It was raining when I got to Lewis and Clark National Historical Park. Since I’ve recently had enough rain to keep me satisfied for a good long while, I didn’t go out to the replica of Fort Clatsop where Captains Meriwether Lewis, William Clark, and the rest of the Corps of Discovery spent an uncomfortable three months in the winter of 1805 and 1806.
Lewis and Clark National Historical Park
Much has changed since Lewis and Clark took a hike across the western United States. Among those changes has been an infusion of non-native vegetation that threaten to overrun native vegetation. At Lewis and Clark National Historical Park, researchers are working to wipe out the intruders.
Here we go again, only along a different route. This time we are headed east instead of west, and along the Lewis & Clark Historic Trail rather than the Oregon Trail. We would have preferred to follow the Corps of Discovery on its outbound journey to the Pacific, but we need to get back to our home in South Georgia.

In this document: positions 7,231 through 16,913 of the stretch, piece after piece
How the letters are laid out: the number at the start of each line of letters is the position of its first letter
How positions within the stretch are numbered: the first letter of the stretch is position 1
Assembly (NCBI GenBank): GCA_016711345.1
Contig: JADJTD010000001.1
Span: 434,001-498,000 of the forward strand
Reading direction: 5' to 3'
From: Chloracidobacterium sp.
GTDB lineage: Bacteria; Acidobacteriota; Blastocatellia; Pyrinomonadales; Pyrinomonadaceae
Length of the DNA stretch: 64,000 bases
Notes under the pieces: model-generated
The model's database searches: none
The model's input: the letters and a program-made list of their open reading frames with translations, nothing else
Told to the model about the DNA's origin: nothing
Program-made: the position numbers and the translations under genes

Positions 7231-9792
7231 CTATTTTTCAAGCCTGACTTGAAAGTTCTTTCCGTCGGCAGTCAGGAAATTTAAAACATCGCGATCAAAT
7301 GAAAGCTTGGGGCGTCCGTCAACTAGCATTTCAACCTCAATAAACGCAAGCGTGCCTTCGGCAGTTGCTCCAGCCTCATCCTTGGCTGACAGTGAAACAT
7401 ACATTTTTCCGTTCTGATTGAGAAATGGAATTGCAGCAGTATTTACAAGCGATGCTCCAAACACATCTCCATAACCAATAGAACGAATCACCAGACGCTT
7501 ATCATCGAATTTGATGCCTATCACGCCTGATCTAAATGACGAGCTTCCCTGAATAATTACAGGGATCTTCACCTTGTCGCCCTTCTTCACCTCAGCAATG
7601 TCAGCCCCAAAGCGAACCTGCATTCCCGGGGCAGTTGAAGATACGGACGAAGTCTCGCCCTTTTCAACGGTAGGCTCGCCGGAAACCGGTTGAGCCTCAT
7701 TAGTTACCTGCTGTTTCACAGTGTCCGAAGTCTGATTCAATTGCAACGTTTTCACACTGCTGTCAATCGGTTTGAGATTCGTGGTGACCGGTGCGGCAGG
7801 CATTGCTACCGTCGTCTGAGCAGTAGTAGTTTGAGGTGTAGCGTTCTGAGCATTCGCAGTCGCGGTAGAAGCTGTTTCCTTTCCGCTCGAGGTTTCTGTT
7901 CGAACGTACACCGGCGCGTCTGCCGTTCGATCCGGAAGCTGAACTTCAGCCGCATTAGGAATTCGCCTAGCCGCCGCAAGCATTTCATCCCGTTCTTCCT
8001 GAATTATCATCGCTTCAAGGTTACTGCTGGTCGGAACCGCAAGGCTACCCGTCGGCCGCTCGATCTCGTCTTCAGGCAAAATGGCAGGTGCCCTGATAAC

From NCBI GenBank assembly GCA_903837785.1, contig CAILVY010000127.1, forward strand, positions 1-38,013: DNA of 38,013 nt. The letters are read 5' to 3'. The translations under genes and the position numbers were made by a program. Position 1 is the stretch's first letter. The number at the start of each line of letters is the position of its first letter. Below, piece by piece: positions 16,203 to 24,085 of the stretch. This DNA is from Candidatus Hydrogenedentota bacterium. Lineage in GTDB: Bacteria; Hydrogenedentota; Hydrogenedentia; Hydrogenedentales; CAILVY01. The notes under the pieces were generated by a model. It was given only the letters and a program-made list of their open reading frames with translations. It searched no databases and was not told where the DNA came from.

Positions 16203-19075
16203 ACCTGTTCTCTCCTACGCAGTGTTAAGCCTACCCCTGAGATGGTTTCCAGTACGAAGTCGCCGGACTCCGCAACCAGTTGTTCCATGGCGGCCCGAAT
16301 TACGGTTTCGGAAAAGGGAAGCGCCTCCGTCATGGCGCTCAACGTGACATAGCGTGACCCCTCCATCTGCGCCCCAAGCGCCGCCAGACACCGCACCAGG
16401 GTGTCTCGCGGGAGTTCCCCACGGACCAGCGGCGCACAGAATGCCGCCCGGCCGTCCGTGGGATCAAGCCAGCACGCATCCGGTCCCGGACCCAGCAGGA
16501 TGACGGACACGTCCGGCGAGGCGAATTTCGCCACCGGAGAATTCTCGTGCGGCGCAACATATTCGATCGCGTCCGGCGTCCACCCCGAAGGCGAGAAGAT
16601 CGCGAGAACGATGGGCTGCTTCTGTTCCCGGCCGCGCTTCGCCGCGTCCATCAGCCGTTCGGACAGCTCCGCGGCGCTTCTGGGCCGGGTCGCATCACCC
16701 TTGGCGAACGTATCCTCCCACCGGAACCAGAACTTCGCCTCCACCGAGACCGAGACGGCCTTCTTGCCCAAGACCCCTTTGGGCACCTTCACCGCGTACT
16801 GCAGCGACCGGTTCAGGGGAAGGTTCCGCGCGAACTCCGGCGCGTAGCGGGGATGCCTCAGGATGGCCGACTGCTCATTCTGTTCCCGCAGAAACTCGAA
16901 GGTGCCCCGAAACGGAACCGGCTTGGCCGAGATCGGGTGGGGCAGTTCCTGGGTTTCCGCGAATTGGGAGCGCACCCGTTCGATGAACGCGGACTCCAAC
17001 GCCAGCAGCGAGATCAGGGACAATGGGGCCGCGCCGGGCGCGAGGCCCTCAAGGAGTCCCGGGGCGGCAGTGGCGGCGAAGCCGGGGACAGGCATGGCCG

We are beginning the ultimate 2010 road trip: North along the 469-mile length of the Blue Ridge Parkway followed by 105-mile-long Skyline Drive that winds through Shenandoah National Park. Then west to St. Joseph, Missouri, to follow the Oregon Trail to Oregon City, Oregon, before returning via the route followed by Lewis & Clark along the Columbia and Missouri rivers.
Creature Feature: The Banana Slug is Living Proof that a Slimy Little Gastropod Mollusk Can be Loaded with Charisma
You’d think that a mucus-covered, shell-less, forest-dwelling gastropod whose diet includes animal droppings couldn’t get much love, but the lowly banana slug has acquired a huge fan following. Among other things, it is the star of a community festival, official state mollusk of California, and one of America’s most beloved sports mascots.